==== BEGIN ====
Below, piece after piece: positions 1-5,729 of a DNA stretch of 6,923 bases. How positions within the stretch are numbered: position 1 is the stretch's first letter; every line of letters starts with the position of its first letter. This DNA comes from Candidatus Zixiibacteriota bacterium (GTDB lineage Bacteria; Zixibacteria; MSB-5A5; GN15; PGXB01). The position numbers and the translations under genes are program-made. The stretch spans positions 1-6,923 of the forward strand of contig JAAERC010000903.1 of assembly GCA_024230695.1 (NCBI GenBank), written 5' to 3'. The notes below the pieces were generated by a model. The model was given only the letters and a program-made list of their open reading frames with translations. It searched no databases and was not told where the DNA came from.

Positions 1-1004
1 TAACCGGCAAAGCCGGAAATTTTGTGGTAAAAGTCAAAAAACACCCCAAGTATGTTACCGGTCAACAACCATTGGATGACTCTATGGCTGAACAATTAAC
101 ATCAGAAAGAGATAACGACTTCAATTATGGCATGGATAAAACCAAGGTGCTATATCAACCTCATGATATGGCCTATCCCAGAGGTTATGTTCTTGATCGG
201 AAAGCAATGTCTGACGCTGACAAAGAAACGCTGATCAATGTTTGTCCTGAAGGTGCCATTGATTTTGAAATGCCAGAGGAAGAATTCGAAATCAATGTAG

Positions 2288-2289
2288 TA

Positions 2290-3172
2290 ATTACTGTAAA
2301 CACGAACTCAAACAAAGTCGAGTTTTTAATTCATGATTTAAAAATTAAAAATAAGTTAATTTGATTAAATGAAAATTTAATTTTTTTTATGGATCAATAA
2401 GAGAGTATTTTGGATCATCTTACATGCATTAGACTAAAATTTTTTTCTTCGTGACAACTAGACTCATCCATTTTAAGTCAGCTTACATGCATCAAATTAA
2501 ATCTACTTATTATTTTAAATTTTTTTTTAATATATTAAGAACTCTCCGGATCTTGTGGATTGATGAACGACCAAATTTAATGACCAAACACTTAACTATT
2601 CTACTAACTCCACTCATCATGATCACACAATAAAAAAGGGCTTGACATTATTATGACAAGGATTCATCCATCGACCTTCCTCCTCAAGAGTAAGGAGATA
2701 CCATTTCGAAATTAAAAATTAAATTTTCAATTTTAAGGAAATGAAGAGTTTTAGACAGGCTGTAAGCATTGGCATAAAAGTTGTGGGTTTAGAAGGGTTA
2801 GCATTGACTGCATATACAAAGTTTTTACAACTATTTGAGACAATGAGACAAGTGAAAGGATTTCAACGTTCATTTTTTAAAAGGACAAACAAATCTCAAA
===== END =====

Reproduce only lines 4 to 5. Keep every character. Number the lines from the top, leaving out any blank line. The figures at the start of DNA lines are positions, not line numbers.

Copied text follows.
101 ATCAGAAAGAGATAACGACTTCAATTATGGCATGGATAAAACCAAGGTGCTATATCAACCTCATGATATGGCCTATCCCAGAGGTTATGTTCTTGATCGG
201 AAAGCAATGTCTGACGCTGACAAAGAAACGCTGATCAATGTTTGTCCTGAAGGTGCCATTGATTTTGAAATGCCAGAGGAAGAATTCGAAATCAATGTAG